And finally: Assign veto power to one partner. This is separate from designating a “project leader” because the skills don’t always coincide, or map correctly to one another. Sometimes you know that one of you will be better (for a given project) at telling when something isn’t working, or when something needs to be dropped and the two of you need to move on. But if you’re genuinely not sure, you flip a coin. (And in the aftermath, whoever won the toss somehow always turns out to have been the right one for the job.)
The understanding is that vetos can be briefly discussed or explained but are not renegotiable while the project is running/incomplete. Mostly, the Veto-er just says “no” or “stop that!” or “Let’s leave that alone for now and move on”, and the other partner does it. This can save endless time and trouble in mid-project when something starts to go wrong. It requires, of course, that you respect each other’s judgment and trust one another implicitly. Which, fortunately, after pushing three decades doing this, we do. (And it can also teach you to trust one another, if you’re just getting started at this kind of thing.)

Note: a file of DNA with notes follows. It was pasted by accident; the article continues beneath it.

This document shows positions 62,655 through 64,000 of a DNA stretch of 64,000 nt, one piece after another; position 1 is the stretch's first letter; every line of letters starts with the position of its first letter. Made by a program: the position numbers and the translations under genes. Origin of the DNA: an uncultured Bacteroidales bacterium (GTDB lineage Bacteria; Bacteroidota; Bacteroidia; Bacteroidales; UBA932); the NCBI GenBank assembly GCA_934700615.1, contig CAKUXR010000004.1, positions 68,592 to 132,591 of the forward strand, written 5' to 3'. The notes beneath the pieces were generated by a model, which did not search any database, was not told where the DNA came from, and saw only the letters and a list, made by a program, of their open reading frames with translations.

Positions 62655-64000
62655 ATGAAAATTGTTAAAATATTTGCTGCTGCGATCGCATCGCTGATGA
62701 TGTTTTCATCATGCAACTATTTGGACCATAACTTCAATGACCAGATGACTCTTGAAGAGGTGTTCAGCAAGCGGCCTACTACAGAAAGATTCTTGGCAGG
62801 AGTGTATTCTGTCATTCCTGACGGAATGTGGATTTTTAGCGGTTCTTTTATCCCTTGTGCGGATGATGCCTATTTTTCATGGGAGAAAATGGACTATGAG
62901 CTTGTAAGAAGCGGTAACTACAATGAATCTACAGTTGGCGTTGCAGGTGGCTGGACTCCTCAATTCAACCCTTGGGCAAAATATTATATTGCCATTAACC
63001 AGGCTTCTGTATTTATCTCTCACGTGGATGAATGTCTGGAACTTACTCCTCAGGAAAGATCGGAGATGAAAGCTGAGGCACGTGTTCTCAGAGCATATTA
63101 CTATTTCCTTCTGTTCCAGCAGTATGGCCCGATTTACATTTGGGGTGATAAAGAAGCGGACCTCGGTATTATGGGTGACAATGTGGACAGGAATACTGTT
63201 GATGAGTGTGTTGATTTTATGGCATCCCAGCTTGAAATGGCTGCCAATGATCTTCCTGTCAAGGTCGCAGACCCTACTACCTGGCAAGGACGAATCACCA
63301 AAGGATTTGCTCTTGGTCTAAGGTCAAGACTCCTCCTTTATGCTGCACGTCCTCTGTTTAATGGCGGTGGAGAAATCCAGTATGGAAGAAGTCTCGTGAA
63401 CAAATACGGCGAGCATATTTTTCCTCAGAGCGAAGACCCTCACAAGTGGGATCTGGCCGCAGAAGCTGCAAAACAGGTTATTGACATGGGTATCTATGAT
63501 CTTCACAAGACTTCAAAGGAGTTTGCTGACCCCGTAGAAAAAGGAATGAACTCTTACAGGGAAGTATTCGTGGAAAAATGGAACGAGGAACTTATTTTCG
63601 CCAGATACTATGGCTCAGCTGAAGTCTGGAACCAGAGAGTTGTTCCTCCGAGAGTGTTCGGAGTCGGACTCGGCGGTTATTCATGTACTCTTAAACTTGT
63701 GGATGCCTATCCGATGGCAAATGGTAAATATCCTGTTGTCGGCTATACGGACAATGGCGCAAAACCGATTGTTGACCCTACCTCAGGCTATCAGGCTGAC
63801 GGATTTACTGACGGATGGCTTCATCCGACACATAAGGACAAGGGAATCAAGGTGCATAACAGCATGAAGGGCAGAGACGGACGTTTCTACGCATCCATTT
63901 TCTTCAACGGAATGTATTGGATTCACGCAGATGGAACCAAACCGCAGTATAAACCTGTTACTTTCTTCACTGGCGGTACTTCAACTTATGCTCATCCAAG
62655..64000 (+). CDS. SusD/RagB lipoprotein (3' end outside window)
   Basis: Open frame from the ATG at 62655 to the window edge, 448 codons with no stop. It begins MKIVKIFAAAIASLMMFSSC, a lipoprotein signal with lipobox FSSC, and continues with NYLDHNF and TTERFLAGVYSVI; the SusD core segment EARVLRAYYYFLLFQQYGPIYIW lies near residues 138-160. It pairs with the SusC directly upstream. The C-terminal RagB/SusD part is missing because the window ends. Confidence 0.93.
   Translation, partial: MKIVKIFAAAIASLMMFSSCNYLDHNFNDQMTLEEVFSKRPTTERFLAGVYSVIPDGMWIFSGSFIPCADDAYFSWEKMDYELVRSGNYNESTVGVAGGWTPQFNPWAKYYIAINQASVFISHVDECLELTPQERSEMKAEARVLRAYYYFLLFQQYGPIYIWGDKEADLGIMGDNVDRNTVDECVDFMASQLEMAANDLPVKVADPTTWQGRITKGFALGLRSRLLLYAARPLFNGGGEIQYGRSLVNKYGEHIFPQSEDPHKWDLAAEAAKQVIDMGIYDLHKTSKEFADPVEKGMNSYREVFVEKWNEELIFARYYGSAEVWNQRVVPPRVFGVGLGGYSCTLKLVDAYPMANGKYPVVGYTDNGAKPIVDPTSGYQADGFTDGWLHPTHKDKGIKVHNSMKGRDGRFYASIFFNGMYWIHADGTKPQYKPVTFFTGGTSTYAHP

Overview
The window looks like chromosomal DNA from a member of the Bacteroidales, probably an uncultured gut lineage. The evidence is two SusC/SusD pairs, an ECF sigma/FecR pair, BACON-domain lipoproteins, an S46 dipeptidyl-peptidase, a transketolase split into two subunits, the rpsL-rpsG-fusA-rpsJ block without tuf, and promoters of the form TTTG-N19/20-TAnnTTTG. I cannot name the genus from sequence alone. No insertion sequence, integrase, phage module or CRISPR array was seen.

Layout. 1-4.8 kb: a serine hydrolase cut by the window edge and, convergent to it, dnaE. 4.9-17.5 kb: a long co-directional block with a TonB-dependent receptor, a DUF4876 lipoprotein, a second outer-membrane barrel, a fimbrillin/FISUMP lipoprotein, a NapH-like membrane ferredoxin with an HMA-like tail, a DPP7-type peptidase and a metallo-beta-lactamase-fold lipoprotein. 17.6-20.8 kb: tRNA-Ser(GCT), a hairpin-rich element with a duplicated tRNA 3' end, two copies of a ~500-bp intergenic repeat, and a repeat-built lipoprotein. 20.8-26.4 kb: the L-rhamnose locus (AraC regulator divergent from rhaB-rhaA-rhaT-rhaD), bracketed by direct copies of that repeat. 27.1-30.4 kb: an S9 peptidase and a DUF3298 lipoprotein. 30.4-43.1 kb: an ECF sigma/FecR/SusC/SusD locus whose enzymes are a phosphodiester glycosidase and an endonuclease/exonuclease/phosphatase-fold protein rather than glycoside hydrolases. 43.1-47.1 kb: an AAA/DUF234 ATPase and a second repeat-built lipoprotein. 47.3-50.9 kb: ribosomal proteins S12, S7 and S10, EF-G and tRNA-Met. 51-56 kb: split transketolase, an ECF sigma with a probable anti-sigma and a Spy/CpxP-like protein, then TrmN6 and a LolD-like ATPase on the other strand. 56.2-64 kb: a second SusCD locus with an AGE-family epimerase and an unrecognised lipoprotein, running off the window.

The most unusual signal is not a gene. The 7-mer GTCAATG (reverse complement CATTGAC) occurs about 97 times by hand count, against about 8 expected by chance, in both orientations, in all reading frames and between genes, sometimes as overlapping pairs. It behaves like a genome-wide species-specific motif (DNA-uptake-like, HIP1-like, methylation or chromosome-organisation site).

So. These strategies have brought us (collectively) through a number of novels, a batch of animated work, and an award-winning miniseries. As I said, I don’t know what other teams do: but this approach works for us.
*This can produce amusing side effects, like the time we were writing an episode of “Batman: the Animated Series”. I wrote act 1 over the course of an evening and then went to bed. Peter, who likes working at night, was in the middle of act 2 well after midnight when the cat caught a bat and brought it in for him, alive and unhurt (and Peter then brought it in for me, at 2 AM). The bat was Not Amused. I also was Not Amused (at being awakened. I don’t mind bats, and this one was kind of cute, despite being pissed off and yelling at us both in Bat until it was put outside again and flew off.) But we took it as a good omen for the screenplay….